An Accidental Pay-Day Book Haul…

One of my favourite things about going on holiday is that trip to the bookshop a couple of weeks beforehand, to pick up lots of new, shiny books to read on the aeroplane, while lounging by the pool, on car journeys and ferry journeys and bus journeys, in bed when it’s too hot to sleep… Okay, I basically read all the time on holiday.

And yesterday was that bookshop trip. A good half hour spent in the local Oxfam bookshop furnished me with plenty of new reading material!

So, you could say I’ve fallen off the July spending ban wagon rather spectacularly. Or, if you were feeling generous, you might point out that while I did get some books yesterday, my very kind mother swooped in with her card as I was at the till.

You might also point out that I misremembered when my holiday was (10 days time, hurrah!) and thought I could pick up some books for that in early August after the ban was over…

But still. In the spirit of not acquiring any more books to add to the crazy TBR pile, I’ve failed quite badly. Care to take a look?



Sorry for the low-light photo!

Not all of these are for my holiday – the Lindsey Davis is to add to my collection of Falco novels (only one to go now!), and the copy of Chocolat is to replace my current copy, which has ‘Free with Good Food magazine’ plastered across the back. I also probably won’t take Becoming Bindy MacKenzie on holiday, since no-one else will read it, but I loved Jaclyn Moriarty’s books when I was a teenager, and never read this one, so I had to grab it!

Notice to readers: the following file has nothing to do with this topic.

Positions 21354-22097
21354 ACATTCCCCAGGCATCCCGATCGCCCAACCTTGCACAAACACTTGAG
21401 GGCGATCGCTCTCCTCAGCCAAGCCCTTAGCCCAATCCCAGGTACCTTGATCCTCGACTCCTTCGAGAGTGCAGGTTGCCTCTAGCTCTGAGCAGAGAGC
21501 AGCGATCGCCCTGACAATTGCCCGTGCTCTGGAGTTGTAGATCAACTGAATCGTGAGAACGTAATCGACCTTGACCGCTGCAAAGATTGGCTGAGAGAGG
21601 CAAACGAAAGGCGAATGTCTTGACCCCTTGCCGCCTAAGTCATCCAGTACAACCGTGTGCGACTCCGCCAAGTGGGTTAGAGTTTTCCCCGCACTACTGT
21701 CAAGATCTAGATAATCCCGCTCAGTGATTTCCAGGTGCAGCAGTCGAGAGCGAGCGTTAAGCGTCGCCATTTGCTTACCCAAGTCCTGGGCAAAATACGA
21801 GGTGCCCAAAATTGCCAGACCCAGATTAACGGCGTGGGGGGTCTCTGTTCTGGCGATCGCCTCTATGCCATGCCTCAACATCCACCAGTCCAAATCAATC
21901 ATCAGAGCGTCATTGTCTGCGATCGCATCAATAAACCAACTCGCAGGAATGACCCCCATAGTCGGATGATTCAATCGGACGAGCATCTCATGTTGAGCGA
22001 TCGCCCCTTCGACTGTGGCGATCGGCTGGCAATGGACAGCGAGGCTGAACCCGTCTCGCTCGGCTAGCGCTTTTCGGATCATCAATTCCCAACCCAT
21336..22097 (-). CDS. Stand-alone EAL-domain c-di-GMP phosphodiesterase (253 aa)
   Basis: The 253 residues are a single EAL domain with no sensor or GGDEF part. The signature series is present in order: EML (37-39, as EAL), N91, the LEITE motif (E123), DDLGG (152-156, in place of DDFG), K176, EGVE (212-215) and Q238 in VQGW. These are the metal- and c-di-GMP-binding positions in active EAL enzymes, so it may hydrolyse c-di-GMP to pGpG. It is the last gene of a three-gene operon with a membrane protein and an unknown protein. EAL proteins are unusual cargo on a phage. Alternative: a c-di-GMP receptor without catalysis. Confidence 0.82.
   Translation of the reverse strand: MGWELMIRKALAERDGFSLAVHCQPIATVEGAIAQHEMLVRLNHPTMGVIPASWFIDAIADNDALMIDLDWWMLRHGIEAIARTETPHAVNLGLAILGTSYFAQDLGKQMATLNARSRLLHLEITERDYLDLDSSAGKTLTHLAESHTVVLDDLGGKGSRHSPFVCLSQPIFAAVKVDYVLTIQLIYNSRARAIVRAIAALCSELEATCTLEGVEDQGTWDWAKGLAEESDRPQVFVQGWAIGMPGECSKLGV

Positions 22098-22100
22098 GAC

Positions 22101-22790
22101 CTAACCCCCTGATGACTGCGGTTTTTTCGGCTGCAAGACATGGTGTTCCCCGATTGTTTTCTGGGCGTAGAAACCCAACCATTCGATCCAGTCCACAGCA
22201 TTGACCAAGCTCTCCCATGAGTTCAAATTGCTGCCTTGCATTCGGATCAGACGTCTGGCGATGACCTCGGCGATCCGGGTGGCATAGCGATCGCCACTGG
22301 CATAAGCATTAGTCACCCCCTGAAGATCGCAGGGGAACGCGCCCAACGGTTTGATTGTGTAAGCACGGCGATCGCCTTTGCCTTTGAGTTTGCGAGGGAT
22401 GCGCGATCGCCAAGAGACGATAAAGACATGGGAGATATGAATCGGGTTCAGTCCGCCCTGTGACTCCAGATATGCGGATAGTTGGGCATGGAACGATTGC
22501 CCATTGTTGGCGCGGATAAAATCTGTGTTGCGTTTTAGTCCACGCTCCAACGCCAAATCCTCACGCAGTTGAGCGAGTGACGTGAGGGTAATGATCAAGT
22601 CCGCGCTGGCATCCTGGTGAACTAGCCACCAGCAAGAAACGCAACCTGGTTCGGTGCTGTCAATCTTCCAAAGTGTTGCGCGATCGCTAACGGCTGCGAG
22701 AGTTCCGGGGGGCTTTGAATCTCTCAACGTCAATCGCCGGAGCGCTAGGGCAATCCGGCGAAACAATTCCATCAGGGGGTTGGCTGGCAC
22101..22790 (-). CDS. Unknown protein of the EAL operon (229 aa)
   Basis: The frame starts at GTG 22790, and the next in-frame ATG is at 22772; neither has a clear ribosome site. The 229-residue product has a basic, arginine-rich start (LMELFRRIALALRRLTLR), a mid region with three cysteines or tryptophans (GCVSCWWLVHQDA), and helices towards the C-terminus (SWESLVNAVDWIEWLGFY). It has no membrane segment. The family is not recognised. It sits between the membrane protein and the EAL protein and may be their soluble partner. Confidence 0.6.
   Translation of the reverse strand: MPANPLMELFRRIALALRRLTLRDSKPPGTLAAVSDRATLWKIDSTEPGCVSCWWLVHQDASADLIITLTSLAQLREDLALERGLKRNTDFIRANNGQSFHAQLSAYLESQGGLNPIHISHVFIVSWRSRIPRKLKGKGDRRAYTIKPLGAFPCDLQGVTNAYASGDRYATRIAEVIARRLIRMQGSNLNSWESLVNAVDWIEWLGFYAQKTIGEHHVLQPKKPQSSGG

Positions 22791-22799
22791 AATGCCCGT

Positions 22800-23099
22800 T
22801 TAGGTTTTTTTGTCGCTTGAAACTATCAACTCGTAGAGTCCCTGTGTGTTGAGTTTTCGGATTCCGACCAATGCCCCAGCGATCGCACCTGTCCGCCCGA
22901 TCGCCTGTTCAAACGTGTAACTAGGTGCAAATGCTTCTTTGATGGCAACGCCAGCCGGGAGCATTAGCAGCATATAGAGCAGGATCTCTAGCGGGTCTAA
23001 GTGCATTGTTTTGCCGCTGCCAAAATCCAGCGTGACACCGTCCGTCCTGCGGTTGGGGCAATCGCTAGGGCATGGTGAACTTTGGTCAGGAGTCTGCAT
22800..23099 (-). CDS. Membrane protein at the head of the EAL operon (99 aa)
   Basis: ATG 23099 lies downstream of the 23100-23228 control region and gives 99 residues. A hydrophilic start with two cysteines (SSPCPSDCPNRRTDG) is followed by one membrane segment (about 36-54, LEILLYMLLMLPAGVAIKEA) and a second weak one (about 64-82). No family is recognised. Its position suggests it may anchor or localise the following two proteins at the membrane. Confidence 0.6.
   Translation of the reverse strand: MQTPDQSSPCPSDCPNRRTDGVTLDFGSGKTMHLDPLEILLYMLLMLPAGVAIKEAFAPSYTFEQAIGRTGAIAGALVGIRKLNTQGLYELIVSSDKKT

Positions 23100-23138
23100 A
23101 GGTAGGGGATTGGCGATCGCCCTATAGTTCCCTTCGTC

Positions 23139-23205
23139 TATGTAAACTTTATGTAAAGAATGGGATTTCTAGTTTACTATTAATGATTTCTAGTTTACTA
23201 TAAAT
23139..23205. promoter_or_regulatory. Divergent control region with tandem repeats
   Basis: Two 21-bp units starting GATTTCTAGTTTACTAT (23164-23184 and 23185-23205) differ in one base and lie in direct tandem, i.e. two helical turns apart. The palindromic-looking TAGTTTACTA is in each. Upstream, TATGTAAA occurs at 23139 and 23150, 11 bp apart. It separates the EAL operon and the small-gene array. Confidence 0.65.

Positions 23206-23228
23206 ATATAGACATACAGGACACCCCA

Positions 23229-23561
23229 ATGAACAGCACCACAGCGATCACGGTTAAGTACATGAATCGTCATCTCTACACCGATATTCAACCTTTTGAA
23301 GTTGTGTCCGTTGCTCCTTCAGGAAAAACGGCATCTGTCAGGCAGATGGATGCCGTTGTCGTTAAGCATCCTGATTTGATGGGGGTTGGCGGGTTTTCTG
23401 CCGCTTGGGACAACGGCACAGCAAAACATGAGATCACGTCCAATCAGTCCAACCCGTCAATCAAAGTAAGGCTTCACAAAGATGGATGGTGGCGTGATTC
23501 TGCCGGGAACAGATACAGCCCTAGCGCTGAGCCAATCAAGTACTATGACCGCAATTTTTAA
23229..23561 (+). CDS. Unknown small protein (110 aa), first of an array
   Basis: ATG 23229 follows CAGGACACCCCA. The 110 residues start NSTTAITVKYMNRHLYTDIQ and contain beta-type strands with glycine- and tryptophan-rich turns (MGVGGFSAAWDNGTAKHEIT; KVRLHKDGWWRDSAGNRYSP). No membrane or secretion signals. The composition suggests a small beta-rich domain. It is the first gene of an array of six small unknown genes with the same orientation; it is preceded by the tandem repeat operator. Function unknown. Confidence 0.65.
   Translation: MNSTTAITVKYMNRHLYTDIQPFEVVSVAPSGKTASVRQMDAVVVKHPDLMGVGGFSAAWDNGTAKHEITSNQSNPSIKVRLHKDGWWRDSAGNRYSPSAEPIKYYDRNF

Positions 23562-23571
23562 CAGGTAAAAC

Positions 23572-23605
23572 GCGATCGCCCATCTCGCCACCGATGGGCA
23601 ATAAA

I’m also definitely not taking The Lore of the Land on holiday, just because I think it would take up all my weight allowance in my suitcase! This is a really gorgeous, luxurious book telling local legends from around Britain, and I can’t wait to get stuck into it and show you in more detail.

I also loved Sarra Manning as a teen, especially Guitar Girl, and I’m intrigued to try her adult fiction – even if it’s trashy, I like to read that sort of thing by the pool. I also picked up Peony in Love by Lisa See, a tragic romance novel set in 17th century China, and Nocturnes, a collection of short stories/novellas by Kazuo Ishiguro.

Think this little lot will last me a week?

Asha x

Sunday Book Nook #1 – Birthday Book Haul!

Hi all!

I’ve realised that I don’t blog nearly enough about reading and books. This is mostly because I find it really hard to read fiction during term time – I spend most of every day trapped in the library reading incredibly dry articles about long dead Romans, and only really have a social life in the evenings. I usually tumble into bed completely exhausted, and don’t get a chance to read for pleasure at all!

I’m going to try to make a little bit more of an effort to read, at least during the weekend, and so I have created a “Sunday Book Nook” weekly feature, which will hopefully force me to carve out a little book-related time in my week, even if it’s just a photo of the stack I’ve acquired that week.

So, without further ado: here are the books I was given for my birthday!

I feel like I should do a little disclaimer: I’m not trying to show off, and I am very very lucky that my friends and family are so generous!P1000137

A pretty awesome stack, hey? There’s a good mix of all my favourite geekeries in fiction and non-fiction forms! Continue reading

Making my life a little more fictional…

Have you ever read a book that struck you so hard it made an impact on you for the rest of your life?